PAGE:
• Use a range of specialist tools and equipment, mechanical and electrical measuring tools and diagnostic equipment to support fault identification and repair
  • Identify and procure correct parts to meet specific customer requirements
  • Access vehicle technical data to inform inspections and make judgements on wear and serviceability
  • Deal with and resolve low-level customer complaints
  • Communicate effectively with customers, suppliers and colleagues
  • Use specific company IT systems within the workplace, including point-of-sale systems and hand-held devices.

How will I be assessed?

On-programme learning is the period of learning, development and continuous assessment which takes place throughout the duration of the apprenticeship.

The apprentice must keep a portfolio of evidence, which may be stored either electronically or as a hard-copy, throughout the on-programme training and formative assessment. This will contain work they have completed from a wide range of activities and should include evidence to support the formal Gateway meeting. The portfolio will not be assessed at End-point Assessment (EPA) but it will form the basis for the questions that will be assessed during the Professional Review component of the EPA.

The portfolio of evidence should contain:

  • A record of work activities undertaken  
  • A copy of the agreed training plan  
  • Progress Review Records
  • A record of achieved competencies
  • Copies of assignments and projects  
  • Records of reflective learning activities showing reviews of their own performance (to support demonstration of Behaviour B5)  
  • Records of on-programme knowledge assessments
  • Evidence of any additional relevant Continual Professional Development (CPD)

Are there any additional costs or specialist equipment required?

Apprentices will be expected to comply with their company's standard Personal Protective Equipment (PPE) dress code. Any shortfalls in safety equipment will be addressed during the first week of the course.

What can I do after this course?

Completion of this apprenticeship standard will be recognised by the relevant professional institutions as the evidence required for Engineering Technician (EngTech) registration through a professional review.

For those deemed capable and ready, there is the chance to progress to higher levels of education and training.

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This course is run at the Johnson Building

About the Johnson Building »

Tommy Featherstone

Tommy Featherstone

Derby College shaped career direction for garage owner Tommy

Opening his own garage is a dream come true for former Derby College motor vehicle student Tommy Featherstone.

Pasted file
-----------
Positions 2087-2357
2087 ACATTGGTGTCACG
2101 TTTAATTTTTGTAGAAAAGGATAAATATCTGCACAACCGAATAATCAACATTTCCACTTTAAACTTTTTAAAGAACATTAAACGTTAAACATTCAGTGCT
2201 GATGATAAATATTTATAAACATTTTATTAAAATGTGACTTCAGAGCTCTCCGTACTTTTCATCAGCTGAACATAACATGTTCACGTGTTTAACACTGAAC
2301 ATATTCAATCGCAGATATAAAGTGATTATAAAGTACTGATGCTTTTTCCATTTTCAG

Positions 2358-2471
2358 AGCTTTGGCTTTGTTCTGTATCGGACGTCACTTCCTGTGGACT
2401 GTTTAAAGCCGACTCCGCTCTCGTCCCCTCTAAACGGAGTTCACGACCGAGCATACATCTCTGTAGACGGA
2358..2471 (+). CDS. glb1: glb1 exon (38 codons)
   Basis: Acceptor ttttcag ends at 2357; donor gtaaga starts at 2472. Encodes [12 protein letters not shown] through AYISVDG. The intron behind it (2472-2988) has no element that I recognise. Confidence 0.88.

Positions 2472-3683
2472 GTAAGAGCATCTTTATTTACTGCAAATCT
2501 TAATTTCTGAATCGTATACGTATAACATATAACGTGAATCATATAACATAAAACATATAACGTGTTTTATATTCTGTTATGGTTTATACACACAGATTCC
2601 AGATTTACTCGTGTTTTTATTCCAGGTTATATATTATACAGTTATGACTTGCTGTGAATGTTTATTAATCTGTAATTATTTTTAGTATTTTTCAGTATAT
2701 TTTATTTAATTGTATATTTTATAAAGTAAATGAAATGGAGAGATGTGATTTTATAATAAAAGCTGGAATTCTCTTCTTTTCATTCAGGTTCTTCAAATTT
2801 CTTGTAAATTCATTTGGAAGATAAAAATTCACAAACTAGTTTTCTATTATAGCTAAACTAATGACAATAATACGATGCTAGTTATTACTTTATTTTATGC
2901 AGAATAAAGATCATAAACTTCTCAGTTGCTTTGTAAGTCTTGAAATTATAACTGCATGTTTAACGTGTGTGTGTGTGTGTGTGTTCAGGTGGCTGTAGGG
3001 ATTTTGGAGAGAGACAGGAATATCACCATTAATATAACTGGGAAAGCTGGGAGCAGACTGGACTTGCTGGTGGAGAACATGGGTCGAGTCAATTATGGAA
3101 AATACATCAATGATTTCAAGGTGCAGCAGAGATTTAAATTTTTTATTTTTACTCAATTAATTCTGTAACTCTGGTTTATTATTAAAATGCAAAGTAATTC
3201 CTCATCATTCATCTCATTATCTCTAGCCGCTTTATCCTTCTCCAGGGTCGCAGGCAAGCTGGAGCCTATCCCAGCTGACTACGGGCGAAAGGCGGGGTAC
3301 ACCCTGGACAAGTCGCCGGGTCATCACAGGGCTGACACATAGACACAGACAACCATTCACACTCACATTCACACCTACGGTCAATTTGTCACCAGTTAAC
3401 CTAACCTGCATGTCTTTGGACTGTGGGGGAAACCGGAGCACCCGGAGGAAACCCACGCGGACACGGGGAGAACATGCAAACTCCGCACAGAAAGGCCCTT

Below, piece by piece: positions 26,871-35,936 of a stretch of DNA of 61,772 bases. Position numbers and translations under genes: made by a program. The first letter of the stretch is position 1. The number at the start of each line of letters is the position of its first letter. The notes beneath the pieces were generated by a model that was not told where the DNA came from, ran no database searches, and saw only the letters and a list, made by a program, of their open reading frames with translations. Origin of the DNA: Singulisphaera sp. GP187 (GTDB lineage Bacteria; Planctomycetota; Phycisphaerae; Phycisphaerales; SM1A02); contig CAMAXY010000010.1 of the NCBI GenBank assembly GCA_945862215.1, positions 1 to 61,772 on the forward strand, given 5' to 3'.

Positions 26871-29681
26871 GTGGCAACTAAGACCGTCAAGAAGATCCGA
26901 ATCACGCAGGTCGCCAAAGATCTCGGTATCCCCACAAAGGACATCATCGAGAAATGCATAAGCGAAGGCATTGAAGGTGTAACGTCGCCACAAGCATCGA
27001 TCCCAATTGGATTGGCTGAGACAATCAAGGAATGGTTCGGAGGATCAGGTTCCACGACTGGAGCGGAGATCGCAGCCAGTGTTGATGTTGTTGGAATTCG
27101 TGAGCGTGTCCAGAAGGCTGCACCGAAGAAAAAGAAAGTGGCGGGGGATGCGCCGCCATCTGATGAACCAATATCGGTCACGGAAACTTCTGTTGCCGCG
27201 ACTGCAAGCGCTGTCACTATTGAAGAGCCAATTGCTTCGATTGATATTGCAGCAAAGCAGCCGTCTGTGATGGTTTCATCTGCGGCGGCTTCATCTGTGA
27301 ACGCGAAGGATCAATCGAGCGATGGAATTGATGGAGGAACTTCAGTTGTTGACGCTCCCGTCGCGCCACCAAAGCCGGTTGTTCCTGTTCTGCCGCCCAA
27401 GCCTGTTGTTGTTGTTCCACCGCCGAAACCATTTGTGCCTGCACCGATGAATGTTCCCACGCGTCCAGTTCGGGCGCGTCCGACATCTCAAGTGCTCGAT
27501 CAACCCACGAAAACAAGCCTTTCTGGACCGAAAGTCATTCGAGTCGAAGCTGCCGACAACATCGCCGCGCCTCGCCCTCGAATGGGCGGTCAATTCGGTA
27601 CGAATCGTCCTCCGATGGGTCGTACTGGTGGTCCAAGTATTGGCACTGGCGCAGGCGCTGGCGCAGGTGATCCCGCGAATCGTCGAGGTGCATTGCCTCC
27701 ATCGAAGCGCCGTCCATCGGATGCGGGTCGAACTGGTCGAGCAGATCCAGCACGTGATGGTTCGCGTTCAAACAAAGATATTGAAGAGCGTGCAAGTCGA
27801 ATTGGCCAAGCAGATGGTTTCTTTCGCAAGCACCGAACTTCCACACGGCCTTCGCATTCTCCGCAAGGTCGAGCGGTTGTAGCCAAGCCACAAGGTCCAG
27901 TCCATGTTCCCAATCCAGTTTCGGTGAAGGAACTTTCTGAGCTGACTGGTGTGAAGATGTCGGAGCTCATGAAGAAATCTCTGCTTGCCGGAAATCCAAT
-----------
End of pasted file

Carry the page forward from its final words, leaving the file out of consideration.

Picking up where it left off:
Tommy, who has been passionate about cars since childhood, completed levels 2 and 3 in motor vehicle maintenance at the Roundhouse a few years ago.
Now 29, he recently opened Tommy’s Motors in Shardlow – his own automotive business selling cars, repairing them and carrying out MOT tests.
Tommy’s love of cars began when, as young boy, he’d spend hours watch his dad fixing them. As he got older, he learned how to do repairs himself, and when he was just 15, his parents gave him £100 to buy a VW Polo to restore.
After leaving school in 2009 with A levels in business and economics, Tommy looked for a Motor Vehicle apprenticeship but struggled to find one due to the recession. 
He said: "I had various jobs at garages – not all of them great. That’s when I thought I’d be better off going to college full-time and getting my Motor Vehicle qualifications so I could open my own garage and work for myself. I enrolled at Derby College to take level 2 in Motor Vehicle Maintenance, then moved on to level 3. What I learned at college was really useful. It helped to shape the direction I’ve taken.”
Tommy enjoyed the course and liked the hands-on aspect of working on cars.
He added: “We had the opportunity to work on customers’ cars in the Johnson Building and I was asked to do this a few times so the lecturers must have thought I was fairly competent! 
“Also, having level 2 and 3 qualifications helped a lot when I was applying to become a qualified MOT tester.”

I had various jobs at garages – not all of them great. That’s when I thought I’d be better off going to college full-time and getting my Motor Vehicle qualifications so I could open my own garage and work for myself. I enrolled at Derby College to take level 2 in Motor Vehicle Maintenance, then moved on to level 3. What I learned at college was really useful. It helped to shape the direction I’ve taken.